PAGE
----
Written By: Richard F. Libin
To make a difference in performance, businesses must look at the daily traffic count. These numbers, the right numbers, enable changes to be made and problems to be addressed in real time. The traffic count is a powerful, up-to-date tool for businesses who want to drive performance every day.
Monthly financial statements can paint a bleak picture in uncertain or “down” markets, yet many of the nation’s businesses show positive financial results and even gains, despite uncontrollable market challenges. It’s these businesses where management has set a positive tone and ensured it permeates the entire team. In these businesses salespeople greet their customers and co-workers with a positive mindset that acts as a self-fulfilling prophecy to deliver even more positive results.
The difference? The 10% are managing by the only numbers that matter – a count of the actual traffic coming into the businesses every single day. These numbers paint a real picture of the “state of the state” of their business and help management stick to the basics and succeed in an uncertain market. Those managers who rely solely on month-end financial statements essentially rely on a final performance report card, allowing them to manage the business on historical data after the fact. These managers often succumb to negative month-end reports, ultimately cutting the programs and people they need to drive business forward. Success comes from managing business daily using real-time, accurate data.
Manage by the Numbers, Not the Financial Statement
To make a difference in performance, businesses must look at the daily traffic count. These numbers, the right numbers, enable changes to be made and problems to be addressed in real time. The traffic count is a powerful, up-to-date tool for businesses who want to drive performance every day. In contrast, the financial statement is an historical record providing data that is six weeks old. By the time the manager sees this report, the opportunity to make a change is past, not only for the month in review, but most likely for the month in progress as well.
The most consistently successful businesses today “close” the month every day with every customer. Let’s consider two car dealerships as an example. Dealership A and Dealership B both sell an average of 100 cars per month, both are exposed to the same external influences, but each takes a different approach to managing by the numbers.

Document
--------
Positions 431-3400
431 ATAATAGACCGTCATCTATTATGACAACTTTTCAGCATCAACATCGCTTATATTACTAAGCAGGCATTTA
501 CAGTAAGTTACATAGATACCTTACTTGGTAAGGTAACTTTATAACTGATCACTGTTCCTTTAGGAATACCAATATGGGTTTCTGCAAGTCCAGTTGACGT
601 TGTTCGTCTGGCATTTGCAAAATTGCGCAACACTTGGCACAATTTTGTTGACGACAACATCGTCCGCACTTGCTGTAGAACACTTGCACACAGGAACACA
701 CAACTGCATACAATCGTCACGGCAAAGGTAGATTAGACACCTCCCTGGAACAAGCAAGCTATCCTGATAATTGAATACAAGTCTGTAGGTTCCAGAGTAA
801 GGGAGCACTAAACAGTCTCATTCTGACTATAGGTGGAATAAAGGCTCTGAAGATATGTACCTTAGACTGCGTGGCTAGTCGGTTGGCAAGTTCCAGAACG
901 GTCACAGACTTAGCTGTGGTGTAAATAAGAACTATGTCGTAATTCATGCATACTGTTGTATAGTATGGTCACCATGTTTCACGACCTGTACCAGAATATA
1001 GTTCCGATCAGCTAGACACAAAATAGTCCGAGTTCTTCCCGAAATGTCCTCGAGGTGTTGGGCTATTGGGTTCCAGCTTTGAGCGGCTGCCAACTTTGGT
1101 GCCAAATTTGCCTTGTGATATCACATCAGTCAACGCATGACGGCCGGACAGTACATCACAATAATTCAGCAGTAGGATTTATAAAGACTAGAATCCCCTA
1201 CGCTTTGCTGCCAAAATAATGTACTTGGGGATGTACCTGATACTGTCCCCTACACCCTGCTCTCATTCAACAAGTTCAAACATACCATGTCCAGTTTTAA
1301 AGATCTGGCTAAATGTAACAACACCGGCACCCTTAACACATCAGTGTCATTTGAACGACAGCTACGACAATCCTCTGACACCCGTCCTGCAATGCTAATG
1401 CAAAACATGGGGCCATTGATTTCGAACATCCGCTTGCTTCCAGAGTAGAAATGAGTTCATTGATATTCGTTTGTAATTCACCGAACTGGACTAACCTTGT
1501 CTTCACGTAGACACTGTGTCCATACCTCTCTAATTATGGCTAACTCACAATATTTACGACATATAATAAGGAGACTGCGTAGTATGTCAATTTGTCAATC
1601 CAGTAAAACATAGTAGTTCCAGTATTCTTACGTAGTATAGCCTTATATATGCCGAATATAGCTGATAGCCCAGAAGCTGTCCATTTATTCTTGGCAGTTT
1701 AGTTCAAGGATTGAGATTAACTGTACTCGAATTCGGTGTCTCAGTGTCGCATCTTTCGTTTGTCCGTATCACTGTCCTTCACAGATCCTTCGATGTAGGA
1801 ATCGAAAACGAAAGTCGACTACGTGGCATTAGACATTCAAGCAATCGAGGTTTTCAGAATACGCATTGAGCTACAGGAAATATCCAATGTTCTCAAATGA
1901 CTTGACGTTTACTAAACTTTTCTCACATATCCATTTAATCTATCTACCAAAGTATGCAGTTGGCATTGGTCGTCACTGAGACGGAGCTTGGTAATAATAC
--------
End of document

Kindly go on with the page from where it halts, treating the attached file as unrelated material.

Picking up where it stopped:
Dealership A’s management uses an accurate traffic count that comes through the door each month, say an average of 400 – 450 people. Despite averaging only 100 sales per month, the dealer sticks with the fundamental concepts for running a successful business. He adds salespeople, manages inventories the same, and focuses on relationship selling. He puts a process in place that holds every employee accountable for performance and measures it daily. With his managers, he develops a plan to hit a specific gross revenue target each month. This target is divided into weekly and daily goals for every part of the business, and communicated to every employee. Daily, the dealer holds managers accountable and the managers hold their sales teams accountable for hitting – or exceeding – the goals. In this way, the dealer, managers and salespeople have an exact traffic count and know exactly what happened to every opportunity that came into the showroom each day, why it happened, and what to do to improve. The result? Dealership A’s financial statement no longer shows peaks and valleys.
Dealership B’s management uses the monthly financial statement as the basis for decisions. Since the dealership typically sells 100 cars a month, they employ 11 salespeople, in line with the market averages. Anticipating a market decline, the dealer decides to protect profits by cutting back on advertising, training, staff, inventory, perks and promotions. So questions arise:
– What’s the fat and what’s the muscle?
– Who do you cut and why do you cut?
– Do you cut because the position is no longer needed nor do you cut because the financial statement shows you need to cut expenses?
– What message do you want to send employees about how you manage your business?
Analyzing the right numbers and ‘closing the month’ every day will enable managers to determine the best approach: cutting high salaried or lower salaried employees vs. changing the approach to closing opportunities vs. adjusting the projections (if they are too aggressive). These decisions will ensure that the manager doesn’t cut the muscle – important basic requirements of running a successful dealership – from his business. Those managers who rely only on end of the month, historical financial statements generally make the wrong decisions, cut the muscle and create self-fulfilling prophesies that bear out expectations: lower business and profits.
The difference is clear. If a manager is not measuring performance based on projections every single day, are they truly managing their performance? No. Those who do measure gains and weaknesses daily will know where they stand giving them the opportunity to proactively correct slips before they become problems. These managers can hold their salespeople accountable for doing their jobs, and by example, train the next generation of management. When managing by the right numbers, the traffic numbers, typically business will continue growing at an even pace. Which would you rather be – Store A or Store B?
Richard F. Libin
Richard F. Libin has written two acclaimed books that help people of all walks…
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